• diuretics, coexisting diabetes mellitus, and total proctocolectomy are the risk factors for HOS
    • incomplete bowel obstruction secondary to adhesions, hernias, and residue within the lumen
      • can present as watery output, much like overflow diarrhoea as a presentation for constipation
      • if a patient has associated vomiting or abdominal pain, seek urgent surgical review
  • advice for management (1)
    • commence an anti-diarrhoeal agent even if you suspect infective causes
      • use orodispersible preparations to ensure absorption; start with 2 mg of loperamide four times a day, and escalate up to a maximum of 16 mg four times a day based on response
      • stool sample should be sent for culture (and include clostridiodes difficile as appropriate)
    • advise patients to drink oral rehydration solutions
      • eating marshmallows or jelly babies may thicken effluent, as gelatine utilises water within the bowel (1)
    • with respect to medications
      • consider switching to liquid or dissolvable preparations, and avoid modified release versions which may not be absorbed owing to fast transit while symptoms are ongoing
    • urgent referral to secondary care is indicated if:
      • high output is ongoing despite the measures described above, or,
      • blood results show evidence of electrolyte disturbance, or,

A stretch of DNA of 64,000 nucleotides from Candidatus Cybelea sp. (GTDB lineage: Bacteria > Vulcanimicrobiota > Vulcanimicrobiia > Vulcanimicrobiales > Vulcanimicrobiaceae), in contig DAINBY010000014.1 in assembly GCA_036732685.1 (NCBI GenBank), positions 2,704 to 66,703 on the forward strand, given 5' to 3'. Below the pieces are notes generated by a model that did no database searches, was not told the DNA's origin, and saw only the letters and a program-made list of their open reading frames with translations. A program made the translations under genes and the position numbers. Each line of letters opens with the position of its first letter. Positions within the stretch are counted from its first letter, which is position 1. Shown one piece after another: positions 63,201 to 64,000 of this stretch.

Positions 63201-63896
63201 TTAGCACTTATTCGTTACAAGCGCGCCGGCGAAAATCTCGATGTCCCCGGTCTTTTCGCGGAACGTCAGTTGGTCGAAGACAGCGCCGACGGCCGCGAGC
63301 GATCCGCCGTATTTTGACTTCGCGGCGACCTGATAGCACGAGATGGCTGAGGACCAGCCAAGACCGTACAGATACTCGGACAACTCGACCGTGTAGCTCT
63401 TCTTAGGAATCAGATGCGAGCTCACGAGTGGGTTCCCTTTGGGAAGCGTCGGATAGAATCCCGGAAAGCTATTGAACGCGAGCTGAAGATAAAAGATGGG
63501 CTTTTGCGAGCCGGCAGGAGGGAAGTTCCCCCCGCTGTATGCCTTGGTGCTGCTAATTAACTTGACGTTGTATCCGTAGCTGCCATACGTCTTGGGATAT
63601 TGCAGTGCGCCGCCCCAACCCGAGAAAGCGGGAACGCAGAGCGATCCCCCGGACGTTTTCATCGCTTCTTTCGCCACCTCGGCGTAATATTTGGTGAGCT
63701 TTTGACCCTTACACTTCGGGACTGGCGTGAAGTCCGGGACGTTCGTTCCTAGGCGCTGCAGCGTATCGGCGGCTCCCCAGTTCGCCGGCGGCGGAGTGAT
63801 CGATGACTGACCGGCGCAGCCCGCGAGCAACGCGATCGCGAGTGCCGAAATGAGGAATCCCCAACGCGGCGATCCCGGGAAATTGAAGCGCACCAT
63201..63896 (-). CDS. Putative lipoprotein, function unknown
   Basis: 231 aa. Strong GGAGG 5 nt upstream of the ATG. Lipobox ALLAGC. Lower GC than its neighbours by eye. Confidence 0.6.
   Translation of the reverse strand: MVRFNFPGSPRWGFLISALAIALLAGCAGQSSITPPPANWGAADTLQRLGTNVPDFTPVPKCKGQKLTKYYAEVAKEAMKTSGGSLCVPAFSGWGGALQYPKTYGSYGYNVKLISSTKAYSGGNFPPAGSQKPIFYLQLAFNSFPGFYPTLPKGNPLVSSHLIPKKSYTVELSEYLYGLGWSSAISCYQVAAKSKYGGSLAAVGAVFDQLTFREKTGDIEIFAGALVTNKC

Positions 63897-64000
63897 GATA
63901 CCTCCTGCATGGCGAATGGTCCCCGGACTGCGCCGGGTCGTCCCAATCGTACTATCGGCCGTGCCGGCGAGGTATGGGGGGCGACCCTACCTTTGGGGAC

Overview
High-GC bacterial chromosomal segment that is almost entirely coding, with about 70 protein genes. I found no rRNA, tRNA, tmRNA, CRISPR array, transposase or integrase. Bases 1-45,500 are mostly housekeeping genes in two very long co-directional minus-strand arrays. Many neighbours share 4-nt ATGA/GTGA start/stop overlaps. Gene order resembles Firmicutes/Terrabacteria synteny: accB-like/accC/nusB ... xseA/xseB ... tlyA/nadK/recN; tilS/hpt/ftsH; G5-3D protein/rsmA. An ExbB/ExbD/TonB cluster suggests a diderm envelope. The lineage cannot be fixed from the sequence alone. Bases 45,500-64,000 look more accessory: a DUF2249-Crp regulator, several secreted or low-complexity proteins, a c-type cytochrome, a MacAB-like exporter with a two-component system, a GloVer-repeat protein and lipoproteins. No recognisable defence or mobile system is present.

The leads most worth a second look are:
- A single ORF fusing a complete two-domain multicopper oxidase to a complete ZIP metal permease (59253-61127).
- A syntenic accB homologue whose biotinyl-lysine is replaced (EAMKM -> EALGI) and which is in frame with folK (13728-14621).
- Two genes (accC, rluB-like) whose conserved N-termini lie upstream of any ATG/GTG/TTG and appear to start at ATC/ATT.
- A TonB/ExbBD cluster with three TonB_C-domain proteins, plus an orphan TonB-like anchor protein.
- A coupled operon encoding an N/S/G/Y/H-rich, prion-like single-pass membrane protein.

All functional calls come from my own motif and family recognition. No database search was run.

• patient is clinically dehydrated

Management of decreased output:

  • can range from less than the patient's normal output to absolute constipation
  • trigger foods can lower stoma output
    • high fibre vegetables such as brassicas may contribute to bowel obstruction as the fibrous residue can block the bowel, and mushrooms and nuts are common trigger foods
    • consider referral to a dietician to discuss a low residue diet

Parastomal herniae, ileostomies that are flush with the skin and stomal prolapse, may all be managed by simple measures such as supporting belts and manual reduction, but ultimately, surgical correction is required

  • a prolapse rarely represents an emergency but necrosis, ulceration, or a painful prolapse are reasons to refer urgently (1)
    • stoma prolapse is a full-thickness protrusion of the bowel through the stoma site, with incidence rate of 2%-3% in ileostomies and 2%-10% in colostomies (2)
      • transverse loop colostomies are most susceptible to stoma prolapse, with an incidence rate as high as 30%
      • endostomas have lower incidence rate than loop stomas
  • parastomal hernias are common and can affect up to 40% of people with a stoma (1)
    • definitive management is to reverse the stoma, which is not always possible or appropriate as risks may outweigh benefits

Drainable pouches have their contents released directly into the toilet. Closed pouches are cut with scissors, their contents drained, and the residual pouch wrapped in newspaper, sealed in a plastic bag, and placed in the dustbin.


  • Strong C et al. Common intestinal stoma complaints. BMJ 2021;374:n2310
  • Tsujinaka S, Tan KY, Miyakura Y, et al. Current Management of Intestinal Stomas and Their Complications. J Anus Rectum Colon. 2020;4(1):25-33. Published 2020 Jan 30. doi:10.23922/jarc.2019-032